GE this morning released an announcement regarding new wind turbine technology that can boost wind turbine output by up to 5%, which equals a whopping 20% or so more profit per wind turbine.
PowerUp is the new “Industrial Internet” technology that makes this considerable output improvement possible. It is a customized software-enabled platform available for all of GE’s wind turbine models.
This announcement was actually one of 14 new industrial internet predictivity technologies launched by GE today, following up on the first 10 that it launched last year. As Chris Varrone wrote back in 2011, “GE wants to sell you everything.” In terms of revenue, GE is the 25th-largest company in the world. In the energy industry, it is involved in the use of nearly every type of energy resource, and some of the predictivity technologies announced today were for oil, some were for natural gas, and some were for wind power. Beyond energy, the technologies are for aviation, healthcare, and more. In the end, the goal for all of them is better efficiency and better economics.
Sticking to our beat, I’ll get back to the wind turbine announcement. As noted above, the new wind turbine predictive technology can boost output by up to 5% (initially). That is for GE’s 1.5-77 turbine. 5% may not sound huge to you, but that’s actually a very considerable increase, especially when you consider how many of these turbines are out there. GE writes:
“To put things in perspective, today our customers have more than 9,000 GE 1.5-77 turbines running in the United States. Even a 1 percent energy output increase on this installed base would generate more than 420,000 megawatt hours of additional energy each year, which would provide the equivalent power used by 33,000 average U.S. homes.” That’s just 1%! 5% would mean enough power for an additional 165,000 average homes, simply thanks to the output boost provided by this Industrial Internet technology. Following the lego-like GIF below, I’ll share more information on what exactly PowerUp does.
PowerUp adjusts, in real-time performance, wind turbine factors such as speed, torque, pitch, aerodynamics, and turbine controls. The GE software program also “performs a complete before-and-after wind farm power performance analysis, validating the performance improvement,” GE adds. And that’s a critical component of it all — analyzing the results (quickly), and using the data to improve technologies or business processes.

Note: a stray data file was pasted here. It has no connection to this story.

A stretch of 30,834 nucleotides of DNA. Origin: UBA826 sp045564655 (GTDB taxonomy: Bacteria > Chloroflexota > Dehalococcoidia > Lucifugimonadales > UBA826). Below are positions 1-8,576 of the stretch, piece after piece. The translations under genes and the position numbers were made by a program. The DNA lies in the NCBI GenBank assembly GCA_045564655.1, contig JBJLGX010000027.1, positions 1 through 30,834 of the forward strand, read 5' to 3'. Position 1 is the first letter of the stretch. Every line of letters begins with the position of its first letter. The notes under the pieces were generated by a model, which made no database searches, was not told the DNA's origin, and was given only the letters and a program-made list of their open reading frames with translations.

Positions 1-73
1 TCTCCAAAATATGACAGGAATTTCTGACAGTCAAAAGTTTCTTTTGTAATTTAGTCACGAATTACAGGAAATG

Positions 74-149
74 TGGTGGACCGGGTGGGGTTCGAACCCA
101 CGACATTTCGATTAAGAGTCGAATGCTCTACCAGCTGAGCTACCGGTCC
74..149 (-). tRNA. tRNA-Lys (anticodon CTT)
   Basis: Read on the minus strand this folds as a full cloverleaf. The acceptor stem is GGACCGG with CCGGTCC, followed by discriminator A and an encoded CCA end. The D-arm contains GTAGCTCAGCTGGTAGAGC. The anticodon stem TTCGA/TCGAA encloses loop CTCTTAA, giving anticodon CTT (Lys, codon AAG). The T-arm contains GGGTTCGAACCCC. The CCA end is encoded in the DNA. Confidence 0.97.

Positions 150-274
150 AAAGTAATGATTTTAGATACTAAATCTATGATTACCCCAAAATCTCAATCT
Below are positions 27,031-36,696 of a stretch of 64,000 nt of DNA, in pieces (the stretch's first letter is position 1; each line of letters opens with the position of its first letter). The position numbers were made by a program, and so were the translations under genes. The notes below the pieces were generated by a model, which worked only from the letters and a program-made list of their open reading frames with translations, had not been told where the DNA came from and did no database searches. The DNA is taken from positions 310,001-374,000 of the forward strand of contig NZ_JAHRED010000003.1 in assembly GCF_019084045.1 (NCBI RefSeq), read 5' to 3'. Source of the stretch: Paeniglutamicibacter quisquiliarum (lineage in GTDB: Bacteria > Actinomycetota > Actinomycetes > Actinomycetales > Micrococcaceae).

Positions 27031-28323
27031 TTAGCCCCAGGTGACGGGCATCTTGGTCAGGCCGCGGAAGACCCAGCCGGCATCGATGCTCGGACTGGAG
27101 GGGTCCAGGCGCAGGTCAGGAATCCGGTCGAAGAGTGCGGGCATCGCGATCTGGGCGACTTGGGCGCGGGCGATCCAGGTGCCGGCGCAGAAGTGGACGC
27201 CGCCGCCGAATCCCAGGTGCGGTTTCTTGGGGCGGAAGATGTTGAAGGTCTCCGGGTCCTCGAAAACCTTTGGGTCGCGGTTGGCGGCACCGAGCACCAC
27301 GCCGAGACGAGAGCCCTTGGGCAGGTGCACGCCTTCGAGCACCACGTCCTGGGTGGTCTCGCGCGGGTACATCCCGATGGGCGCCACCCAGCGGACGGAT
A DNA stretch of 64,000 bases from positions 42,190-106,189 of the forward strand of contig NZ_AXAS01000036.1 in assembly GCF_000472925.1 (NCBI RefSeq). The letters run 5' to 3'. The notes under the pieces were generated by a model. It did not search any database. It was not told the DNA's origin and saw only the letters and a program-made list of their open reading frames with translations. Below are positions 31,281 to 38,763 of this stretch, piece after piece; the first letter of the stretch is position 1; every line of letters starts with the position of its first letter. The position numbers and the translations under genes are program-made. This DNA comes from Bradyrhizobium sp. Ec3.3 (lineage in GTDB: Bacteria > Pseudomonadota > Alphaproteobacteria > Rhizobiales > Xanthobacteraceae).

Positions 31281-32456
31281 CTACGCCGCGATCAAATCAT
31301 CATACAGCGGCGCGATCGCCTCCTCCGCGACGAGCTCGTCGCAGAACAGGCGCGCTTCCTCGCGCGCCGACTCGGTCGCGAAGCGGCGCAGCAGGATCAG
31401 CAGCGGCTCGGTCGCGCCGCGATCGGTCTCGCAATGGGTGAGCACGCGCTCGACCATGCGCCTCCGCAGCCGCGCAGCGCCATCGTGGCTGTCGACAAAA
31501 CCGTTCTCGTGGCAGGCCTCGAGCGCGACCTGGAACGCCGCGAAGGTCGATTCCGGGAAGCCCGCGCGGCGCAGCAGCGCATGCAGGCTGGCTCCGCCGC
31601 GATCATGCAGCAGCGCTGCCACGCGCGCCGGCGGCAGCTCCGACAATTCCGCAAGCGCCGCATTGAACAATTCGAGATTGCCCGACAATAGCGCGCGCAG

For more details on what PowerUp helps with, here’s a useful snapshot from a fact sheet GE sent me:
Interestingly, wind farm operators only need to pay for PowerUp if it really boosts performance. “PowerUp is a flexible, outcome-based, commercial offering (OPEX, CAPEX) that allows wind farm operators to pay only for validated performance improvements.”
Wind farm operators with PowerUp will continuously receive hardware and software updates. And, if you haven’t guessed it by now, PowerUp is now offered up as part of GE’s “Brilliant wind turbine” platform. We’ve covered the Brilliant wind turbine a few times, including some exclusive coverage, but GE offers a useful, quick summary of the platform if you need caught up on this: The GE Brilliant wind turbine “harnesses the power of the Industrial Internet to analyze tens of thousands of data points on a wind farm every second, driving higher power output and creating new revenue streams for customers,” GE notes. “It is an ecomagination qualified product.”
For more background on the GE Brilliant turbine, check out:
- How Smart Is GE’s “Brilliant” New Wind Turbine?
- GE’s Brilliant Wind Turbine — Wind Power Cheaper Than Coal Or Natural Gas (Part 1)
- GE’s Brilliant Wind Turbine — Wind Power Cheaper Than Coal Or Natural Gas (Part 2)
- GE’s Brilliant Wind Turbine — Wind Power Cheaper Than Coal Or Natural Gas (Part 3)
- Who’s Afraid Of The Big, Bad Production Tax Credit For Wind Power?
- GE’s “Brilliant” Wind Turbine Revs Up In Netherlands
- GE Brilliant Wind Turbines Heading Down Under As Part Of $350MM Boco Wind Farm Project
(Full disclosure: GE funded and organized my trip to Chicago in order to cover the GE Minds + Machines 2013 conference in which this was announced.)
Source: Clean Technica. Reproduced with permission.